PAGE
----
Sri Lanka's plan to consolidate banks would boost economic development and raise systemic stability in long-term, Fitch Ratings, the global rating agency, said.
Sri Lanka's Central Bank has initiated action on consolidating in the financial sector as proposed in the 2014 budget by the President and presented in the Bank's Road Map for 2014.
Accordingly, the Central Bank has prepared a Master Plan on the Consolidation of the Financial Sector to create a stable financial sector with strong and dynamic financial institutions to steer the country towards the economic goals set for 2016 and beyond.
If effective, the "Master Plan for the Consolidation of the Financial Sector" should improve the credit profile of financial institutions, strengthen franchises, and reduce supervisory burden, the rating agency said in a statement.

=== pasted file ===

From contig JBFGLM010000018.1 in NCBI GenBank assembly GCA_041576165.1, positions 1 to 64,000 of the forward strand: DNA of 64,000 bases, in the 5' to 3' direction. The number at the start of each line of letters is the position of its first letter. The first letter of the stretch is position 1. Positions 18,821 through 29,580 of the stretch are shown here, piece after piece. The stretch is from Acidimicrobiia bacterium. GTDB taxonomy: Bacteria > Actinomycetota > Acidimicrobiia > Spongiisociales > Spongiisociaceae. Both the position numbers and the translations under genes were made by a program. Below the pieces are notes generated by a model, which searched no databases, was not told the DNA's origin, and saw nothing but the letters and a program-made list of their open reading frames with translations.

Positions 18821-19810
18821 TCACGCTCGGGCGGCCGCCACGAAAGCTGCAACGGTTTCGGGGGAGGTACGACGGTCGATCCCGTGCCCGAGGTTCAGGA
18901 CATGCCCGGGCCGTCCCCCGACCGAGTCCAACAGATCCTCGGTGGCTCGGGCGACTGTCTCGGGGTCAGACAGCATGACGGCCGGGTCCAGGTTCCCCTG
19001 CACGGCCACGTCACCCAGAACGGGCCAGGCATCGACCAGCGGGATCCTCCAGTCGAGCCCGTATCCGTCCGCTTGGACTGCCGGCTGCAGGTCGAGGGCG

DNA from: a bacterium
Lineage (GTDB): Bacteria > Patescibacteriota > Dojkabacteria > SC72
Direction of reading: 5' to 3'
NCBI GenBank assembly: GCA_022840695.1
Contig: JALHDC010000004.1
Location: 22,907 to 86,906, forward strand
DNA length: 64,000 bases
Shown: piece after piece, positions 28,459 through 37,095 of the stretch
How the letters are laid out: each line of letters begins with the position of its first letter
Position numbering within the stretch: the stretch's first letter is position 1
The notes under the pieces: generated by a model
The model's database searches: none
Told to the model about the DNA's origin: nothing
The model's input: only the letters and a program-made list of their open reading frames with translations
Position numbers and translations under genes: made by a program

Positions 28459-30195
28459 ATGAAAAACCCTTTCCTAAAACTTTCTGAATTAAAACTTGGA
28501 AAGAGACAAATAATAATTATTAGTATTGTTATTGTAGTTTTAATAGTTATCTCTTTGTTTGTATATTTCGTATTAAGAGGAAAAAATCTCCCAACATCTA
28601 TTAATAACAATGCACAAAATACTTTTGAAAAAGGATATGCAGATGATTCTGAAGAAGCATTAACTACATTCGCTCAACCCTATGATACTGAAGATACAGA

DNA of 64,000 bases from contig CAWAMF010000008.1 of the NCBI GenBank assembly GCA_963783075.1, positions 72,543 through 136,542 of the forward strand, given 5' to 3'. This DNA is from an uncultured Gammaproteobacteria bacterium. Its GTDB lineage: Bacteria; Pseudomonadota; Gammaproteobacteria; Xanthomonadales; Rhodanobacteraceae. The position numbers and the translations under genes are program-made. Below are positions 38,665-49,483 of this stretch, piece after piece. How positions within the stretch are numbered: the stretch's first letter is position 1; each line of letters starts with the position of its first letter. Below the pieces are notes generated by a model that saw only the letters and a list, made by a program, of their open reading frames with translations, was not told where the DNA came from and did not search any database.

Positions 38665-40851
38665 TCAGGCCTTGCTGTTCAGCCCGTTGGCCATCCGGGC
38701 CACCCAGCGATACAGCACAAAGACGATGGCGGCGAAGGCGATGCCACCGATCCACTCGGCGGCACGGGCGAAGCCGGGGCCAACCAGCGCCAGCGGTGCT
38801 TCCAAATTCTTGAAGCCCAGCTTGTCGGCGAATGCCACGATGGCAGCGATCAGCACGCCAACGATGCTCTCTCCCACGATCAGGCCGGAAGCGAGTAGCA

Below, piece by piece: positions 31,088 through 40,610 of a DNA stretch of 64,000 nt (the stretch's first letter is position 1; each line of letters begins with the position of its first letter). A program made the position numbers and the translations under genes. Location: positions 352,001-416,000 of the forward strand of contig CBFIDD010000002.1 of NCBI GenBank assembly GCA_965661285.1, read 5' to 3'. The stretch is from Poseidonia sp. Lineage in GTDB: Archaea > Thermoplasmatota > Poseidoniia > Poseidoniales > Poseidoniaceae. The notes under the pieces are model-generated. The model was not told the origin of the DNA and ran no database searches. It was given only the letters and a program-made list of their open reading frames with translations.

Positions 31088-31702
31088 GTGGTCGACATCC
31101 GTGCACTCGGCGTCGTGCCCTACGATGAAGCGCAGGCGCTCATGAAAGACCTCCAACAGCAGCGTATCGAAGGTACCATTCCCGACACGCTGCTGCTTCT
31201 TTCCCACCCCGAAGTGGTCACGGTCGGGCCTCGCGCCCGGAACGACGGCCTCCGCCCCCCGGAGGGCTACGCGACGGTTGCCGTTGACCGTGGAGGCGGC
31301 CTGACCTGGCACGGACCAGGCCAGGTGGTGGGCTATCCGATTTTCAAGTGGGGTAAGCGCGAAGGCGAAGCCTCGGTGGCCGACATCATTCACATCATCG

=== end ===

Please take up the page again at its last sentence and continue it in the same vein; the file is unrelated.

According to the Fitch Ratings, the top five banks already account for two-thirds of system assets, and the system could become more concentrated.
The consolidation process aims to build up at least five major banks with an asset base of more than Rs. 1 trillion (US$ 7.7 billion) within a "reasonable" period. Only one bank met this threshold at end-September 2013.
The Master Plan also sets a minimum asset size of Rs.100 billion for the remaining banks which means further consolidation is needed as seven domestic banks are below that limit.
The government intends these institutions to be able to eventually establish a regional presence and improve overall access to funds.
According to Fitch, the biggest impact in the near term will be felt across the non-bank financial institutions (NBFI) sector, which accounts for just 7% of financial system assets. The Central Bank wants to reduce the number of NBFIs from 58 to 20.
"The reduced number of institutions would also improve regulatory oversight," Fitch statement said.
Full statement by Fitch: